Some songs have a hell of a grip; they stick with me. I hear them once, and I can’t forget them. The Ballad of Larry by Jonathan Bird is one. Short List, by Christopher Smith, that’s another. I heard those songs, and they struck me dumb.
Then there’s Goodbye, by Steve Earle. I heard Peter Mulvey perform Goodbye at Johnny D’s in Davis Sq about twenty years ago. Johnny D’s is gone now but, that song is still hanging on. (Peter’s doing well too). Goodbye does that miraculous thing where the language and the chords are dead simple, but they haunt you like a hungry cat. It’s also a study in the push and pull of stability and instability, something a songwriter can put to use.
It uses the Axis of Awesome chords in the key of G but flips the Left Neighbor of G, the D chord, around a bit. It’s a D7/F#. Voicing the chord that way creates a lot of instability in the progression, which comes across as sadness and regret.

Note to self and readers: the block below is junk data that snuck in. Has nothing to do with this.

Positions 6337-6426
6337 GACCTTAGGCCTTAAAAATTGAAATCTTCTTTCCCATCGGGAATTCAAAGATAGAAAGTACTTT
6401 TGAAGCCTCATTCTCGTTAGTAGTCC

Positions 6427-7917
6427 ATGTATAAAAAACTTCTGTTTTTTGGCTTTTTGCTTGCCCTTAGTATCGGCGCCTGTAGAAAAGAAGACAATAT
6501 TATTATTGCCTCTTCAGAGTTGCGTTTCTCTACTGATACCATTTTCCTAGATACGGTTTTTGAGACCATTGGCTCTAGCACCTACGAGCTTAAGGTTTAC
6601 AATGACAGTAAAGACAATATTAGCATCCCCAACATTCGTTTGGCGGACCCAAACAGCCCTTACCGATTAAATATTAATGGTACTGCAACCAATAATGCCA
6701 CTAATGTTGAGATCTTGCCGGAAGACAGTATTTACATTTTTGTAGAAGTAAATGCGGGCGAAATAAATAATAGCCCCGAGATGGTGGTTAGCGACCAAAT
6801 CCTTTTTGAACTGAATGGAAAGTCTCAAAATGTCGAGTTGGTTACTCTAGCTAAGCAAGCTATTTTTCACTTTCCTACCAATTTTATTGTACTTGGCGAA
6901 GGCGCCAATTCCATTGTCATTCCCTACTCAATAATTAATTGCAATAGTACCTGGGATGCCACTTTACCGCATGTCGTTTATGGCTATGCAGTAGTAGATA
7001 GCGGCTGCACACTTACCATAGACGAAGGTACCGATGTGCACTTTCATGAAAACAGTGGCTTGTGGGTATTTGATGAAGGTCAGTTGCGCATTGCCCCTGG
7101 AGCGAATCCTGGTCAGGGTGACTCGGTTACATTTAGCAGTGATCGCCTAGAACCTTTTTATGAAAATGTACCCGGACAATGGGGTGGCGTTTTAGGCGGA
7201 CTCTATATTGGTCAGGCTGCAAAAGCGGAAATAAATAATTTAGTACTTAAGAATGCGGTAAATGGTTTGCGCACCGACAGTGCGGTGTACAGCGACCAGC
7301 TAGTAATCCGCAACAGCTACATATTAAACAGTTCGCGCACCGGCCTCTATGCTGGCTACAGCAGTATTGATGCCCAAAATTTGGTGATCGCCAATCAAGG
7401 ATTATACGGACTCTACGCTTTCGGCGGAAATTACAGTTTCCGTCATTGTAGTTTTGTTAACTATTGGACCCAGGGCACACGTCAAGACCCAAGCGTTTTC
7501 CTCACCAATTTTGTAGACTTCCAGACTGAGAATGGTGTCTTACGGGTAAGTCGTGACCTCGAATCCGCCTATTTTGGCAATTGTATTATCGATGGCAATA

Now you may tell me there’s no way Steve Earle was thinking about all that stuff writing Goodbye. You’re right. Or I’m pretty sure you’re right because I haven’t had the chance to ask Steve. What I think happened is that he listened to, played, and wrote many songs in his day. Because of his experience, the lyrics more or less arrived in a shape that fit the chord progression.
That explanation could sound like bad news if you haven’t written many songs. There’s good news, though. You don’t have to write songs from scratch. You can go ahead and borrow other songwriters’ progressions and melodies, write your own lyrics to them, and prosper from their experience. You could start with this very song.
*Steve capos the fifth fret and plays G forms, so I explain the song in G.
The Musical Idea:
Here’s a downloadable pdf of the worksheet above: